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68 MUSICAL MEMORY.
as intimately as Mr. Halle" himself (without be it understood, the singular ability which enables him to execute them, more or less perfectly, from memory) are, perhaps, in the end less thoroughly satisfied than they might be if the accomplished German pianist had set to work con amore without a thought of self display, to interpret Beethoven—as few like himself are able to interpret him—for Beethoven's sake alone. Nevertheless, having successfully gone through twelve Sonatas without book, Mr. Halle", it may be fairly argued, is justified in proceeding as he has begun." After this second notice, we are told the recitalist gave way and placed the book before him on the desk, although he still continued to play from memory.
129. The fashion of pianoforte "recitals" set by Mr. Halle in 1861 evidently came to stay, despite the strictures of the most eminent musical critics of the day in the most powerful periodicals " The Times " and "The Athenaeum," and when, in 1873, Bulow paid us a visit, and surprised the musical world with his wonderful powers of execution and memory, we find the latter paper chronicles his performance with awe and wonder, but still not with unmixed admiration. The writer says, " He (Bulow) had no music before his eyes to guide him, he confided in his memory and it never faltered ; it was a prodigious effort, almost inconceivable, and perhaps somewhat too daring and hazardous."
130. We cannot draw this digression to a close without mentioning the remarkable series of seven historical pianoforte recitals which were given in London by Rubinstein in 1886. It may be interesting to-revive some of the programmes, in order to give an idea of the feat performed by this prince of pianists. The Beethoven one comprised eight Sonatas. Op. 27 in C sharp minor; Op. 31, No. 2, in D minor; Op. 53 (" Waldstein"); Op. 57 (" Appassionata"); Op. 90, in E minor; Op. 101 in A major; Op. 109 in E major; Op. 111 in C minor. The Chopin recital included the Fantasia in F minor, six Preludes, four Mazurkas, two Impromptus, three Nocturnes, four Ballades, three Polonaises, the Sonata in B fiat minor and other items ; and the Schumann, the Fantasia in C, Kreisleriana, Etudes Sym-phoniques, Sonata in F sharp, four numbers of the Phantasiestiick, " Vogels als Prophet" Romance in D minor and the Carnival. On this-occasion the Press marvelled but it did not protest. It must be conceded that in the present day the ability to play from memory must be possessed by every pianist who would gain public favour, and although both musicians and musical critics regard the prevailing fashion as one of not unmixed good they are unable to influence public opinion to any effectual degree.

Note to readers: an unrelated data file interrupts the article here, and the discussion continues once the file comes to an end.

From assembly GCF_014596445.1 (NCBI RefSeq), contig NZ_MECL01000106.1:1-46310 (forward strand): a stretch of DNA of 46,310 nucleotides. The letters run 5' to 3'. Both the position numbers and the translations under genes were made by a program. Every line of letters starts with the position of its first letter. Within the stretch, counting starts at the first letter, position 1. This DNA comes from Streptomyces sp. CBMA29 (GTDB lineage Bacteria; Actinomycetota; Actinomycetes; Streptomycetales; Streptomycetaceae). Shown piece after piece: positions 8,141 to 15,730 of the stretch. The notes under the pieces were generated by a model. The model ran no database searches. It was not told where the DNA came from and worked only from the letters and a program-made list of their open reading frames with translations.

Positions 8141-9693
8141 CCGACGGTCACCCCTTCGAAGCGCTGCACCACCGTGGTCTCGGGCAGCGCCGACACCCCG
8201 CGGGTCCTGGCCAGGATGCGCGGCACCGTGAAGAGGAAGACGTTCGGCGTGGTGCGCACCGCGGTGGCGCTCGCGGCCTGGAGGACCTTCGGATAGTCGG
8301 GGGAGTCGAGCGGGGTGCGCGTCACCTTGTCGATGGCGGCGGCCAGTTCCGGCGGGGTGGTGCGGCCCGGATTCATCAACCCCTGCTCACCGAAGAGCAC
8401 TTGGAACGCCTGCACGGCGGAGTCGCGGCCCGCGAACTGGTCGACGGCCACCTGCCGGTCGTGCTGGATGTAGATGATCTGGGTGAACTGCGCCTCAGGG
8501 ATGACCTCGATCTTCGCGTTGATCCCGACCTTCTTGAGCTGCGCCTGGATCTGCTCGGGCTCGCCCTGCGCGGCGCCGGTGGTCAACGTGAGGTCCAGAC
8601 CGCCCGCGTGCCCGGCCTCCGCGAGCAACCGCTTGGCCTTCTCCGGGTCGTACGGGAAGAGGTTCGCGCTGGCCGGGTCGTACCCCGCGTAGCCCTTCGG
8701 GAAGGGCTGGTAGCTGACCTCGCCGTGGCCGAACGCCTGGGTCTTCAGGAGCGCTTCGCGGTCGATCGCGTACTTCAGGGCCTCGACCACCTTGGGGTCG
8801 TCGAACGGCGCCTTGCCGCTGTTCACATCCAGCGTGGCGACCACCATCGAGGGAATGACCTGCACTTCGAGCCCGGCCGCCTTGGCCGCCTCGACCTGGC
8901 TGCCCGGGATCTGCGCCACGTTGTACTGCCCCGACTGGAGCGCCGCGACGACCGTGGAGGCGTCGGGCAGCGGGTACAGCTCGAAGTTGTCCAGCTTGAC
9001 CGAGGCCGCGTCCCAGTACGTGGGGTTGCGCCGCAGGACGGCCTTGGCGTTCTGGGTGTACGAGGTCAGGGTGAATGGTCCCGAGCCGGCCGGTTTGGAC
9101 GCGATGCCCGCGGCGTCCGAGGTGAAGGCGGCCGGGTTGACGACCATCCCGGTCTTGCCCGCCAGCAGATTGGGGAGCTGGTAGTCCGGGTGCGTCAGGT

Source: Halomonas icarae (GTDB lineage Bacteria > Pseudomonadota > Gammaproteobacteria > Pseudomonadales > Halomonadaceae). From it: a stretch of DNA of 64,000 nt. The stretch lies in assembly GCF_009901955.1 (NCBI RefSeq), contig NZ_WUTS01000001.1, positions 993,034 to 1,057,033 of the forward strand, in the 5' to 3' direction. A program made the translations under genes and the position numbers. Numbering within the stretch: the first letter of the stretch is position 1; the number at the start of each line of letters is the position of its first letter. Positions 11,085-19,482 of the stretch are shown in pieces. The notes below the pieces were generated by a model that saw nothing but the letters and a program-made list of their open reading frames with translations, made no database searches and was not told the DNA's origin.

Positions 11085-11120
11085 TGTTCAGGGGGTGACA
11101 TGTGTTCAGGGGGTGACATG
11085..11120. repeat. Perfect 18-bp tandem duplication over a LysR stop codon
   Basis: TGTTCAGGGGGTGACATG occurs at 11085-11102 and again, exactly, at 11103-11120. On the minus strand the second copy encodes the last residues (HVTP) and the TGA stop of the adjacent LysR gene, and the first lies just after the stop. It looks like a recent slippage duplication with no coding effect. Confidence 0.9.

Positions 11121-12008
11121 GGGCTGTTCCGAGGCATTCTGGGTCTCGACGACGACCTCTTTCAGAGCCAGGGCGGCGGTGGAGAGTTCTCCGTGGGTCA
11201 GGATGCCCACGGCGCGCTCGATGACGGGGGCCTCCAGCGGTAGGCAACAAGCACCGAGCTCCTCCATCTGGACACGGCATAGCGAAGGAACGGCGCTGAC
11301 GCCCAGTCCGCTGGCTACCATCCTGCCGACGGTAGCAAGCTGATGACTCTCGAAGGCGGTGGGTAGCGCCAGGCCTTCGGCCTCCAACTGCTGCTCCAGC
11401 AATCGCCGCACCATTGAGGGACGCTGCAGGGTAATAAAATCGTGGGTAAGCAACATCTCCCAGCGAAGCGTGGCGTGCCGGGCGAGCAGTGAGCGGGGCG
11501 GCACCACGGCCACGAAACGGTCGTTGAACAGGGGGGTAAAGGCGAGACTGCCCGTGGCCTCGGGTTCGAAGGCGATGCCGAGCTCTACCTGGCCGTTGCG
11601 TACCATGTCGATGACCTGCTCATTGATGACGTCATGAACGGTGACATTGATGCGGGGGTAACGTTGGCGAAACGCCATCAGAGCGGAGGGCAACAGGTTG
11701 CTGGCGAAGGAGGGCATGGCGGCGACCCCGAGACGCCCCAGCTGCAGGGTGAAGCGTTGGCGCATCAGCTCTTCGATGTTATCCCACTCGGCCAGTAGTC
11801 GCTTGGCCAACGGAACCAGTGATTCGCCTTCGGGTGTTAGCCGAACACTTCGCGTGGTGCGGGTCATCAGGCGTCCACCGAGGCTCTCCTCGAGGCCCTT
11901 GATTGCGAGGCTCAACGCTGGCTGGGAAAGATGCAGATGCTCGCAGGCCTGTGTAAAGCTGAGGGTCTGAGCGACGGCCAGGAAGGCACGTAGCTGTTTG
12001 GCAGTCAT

131. Returning now to our original theme, which is the recording of memory performances, and not the reviving of musical criticisms, we stated above that the fashion of conducting from memory was set by Bulow, and amongst living conductors who have sustained the tradition, Dr. Hans Richter is perhaps the most prominent. His method of conducting without the book is known to every one who has attended a Richter concert, but the degree to which he is conversant with absolutely every detail of a score is perhaps only appreciated by the privileged few who gain admission to his orchestral